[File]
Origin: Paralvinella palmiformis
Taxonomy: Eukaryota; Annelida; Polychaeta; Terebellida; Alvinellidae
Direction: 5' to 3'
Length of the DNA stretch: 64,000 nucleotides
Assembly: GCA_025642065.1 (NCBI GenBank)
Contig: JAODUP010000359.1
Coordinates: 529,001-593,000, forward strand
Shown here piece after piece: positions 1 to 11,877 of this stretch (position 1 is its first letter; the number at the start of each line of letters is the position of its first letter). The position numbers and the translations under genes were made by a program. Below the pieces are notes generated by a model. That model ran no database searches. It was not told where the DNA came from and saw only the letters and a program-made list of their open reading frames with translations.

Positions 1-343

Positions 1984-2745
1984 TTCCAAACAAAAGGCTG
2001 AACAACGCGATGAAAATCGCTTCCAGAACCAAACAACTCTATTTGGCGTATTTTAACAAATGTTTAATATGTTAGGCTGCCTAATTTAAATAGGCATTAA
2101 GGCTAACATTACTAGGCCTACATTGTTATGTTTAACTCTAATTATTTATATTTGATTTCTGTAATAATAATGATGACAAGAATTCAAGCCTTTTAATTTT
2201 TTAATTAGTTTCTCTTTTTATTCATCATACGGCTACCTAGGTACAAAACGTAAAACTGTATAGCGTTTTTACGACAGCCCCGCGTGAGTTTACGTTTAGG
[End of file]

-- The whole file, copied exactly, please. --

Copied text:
Origin: Paralvinella palmiformis
Taxonomy: Eukaryota; Annelida; Polychaeta; Terebellida; Alvinellidae
Direction: 5' to 3'
Length of the DNA stretch: 64,000 nucleotides
Assembly: GCA_025642065.1 (NCBI GenBank)
Contig: JAODUP010000359.1
Coordinates: 529,001-593,000, forward strand
Shown here piece after piece: positions 1 to 11,877 of this stretch (position 1 is its first letter; the number at the start of each line of letters is the position of its first letter). The position numbers and the translations under genes were made by a program. Below the pieces are notes generated by a model. That model ran no database searches. It was not told where the DNA came from and saw only the letters and a program-made list of their open reading frames with translations.

Positions 1-343

Positions 1984-2745
1984 TTCCAAACAAAAGGCTG
2001 AACAACGCGATGAAAATCGCTTCCAGAACCAAACAACTCTATTTGGCGTATTTTAACAAATGTTTAATATGTTAGGCTGCCTAATTTAAATAGGCATTAA
2101 GGCTAACATTACTAGGCCTACATTGTTATGTTTAACTCTAATTATTTATATTTGATTTCTGTAATAATAATGATGACAAGAATTCAAGCCTTTTAATTTT
2201 TTAATTAGTTTCTCTTTTTATTCATCATACGGCTACCTAGGTACAAAACGTAAAACTGTATAGCGTTTTTACGACAGCCCCGCGTGAGTTTACGTTTAGG